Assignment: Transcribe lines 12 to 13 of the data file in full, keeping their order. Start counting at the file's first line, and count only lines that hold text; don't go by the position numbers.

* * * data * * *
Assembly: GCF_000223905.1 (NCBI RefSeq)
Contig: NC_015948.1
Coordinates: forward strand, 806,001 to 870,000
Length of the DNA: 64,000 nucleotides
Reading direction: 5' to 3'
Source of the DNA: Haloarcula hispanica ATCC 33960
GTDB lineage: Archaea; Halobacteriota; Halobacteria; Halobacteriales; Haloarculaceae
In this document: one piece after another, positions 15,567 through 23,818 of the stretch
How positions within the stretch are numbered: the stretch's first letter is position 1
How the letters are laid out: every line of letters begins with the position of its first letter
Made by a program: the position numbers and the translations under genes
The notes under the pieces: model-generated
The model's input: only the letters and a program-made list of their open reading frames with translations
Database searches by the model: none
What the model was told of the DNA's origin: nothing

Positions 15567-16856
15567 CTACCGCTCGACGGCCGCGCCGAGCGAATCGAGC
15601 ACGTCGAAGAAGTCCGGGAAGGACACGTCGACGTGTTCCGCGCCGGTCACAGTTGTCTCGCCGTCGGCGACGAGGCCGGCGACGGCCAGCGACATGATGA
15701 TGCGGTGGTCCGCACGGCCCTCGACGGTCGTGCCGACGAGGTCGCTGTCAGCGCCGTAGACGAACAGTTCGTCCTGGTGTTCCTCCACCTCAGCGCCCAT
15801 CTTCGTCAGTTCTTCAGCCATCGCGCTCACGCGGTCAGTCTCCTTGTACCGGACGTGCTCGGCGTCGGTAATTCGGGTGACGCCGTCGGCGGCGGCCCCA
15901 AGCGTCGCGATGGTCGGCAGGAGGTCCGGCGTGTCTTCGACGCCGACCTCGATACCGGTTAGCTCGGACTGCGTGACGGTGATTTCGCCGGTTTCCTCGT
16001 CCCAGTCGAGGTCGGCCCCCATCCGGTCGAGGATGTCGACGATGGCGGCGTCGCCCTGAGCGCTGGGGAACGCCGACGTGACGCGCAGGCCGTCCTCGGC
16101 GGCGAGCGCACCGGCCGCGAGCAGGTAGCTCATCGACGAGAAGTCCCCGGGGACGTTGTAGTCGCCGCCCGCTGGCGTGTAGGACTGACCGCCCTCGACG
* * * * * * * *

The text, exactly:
The notes under the pieces: model-generated
The model's input: only the letters and a program-made list of their open reading frames with translations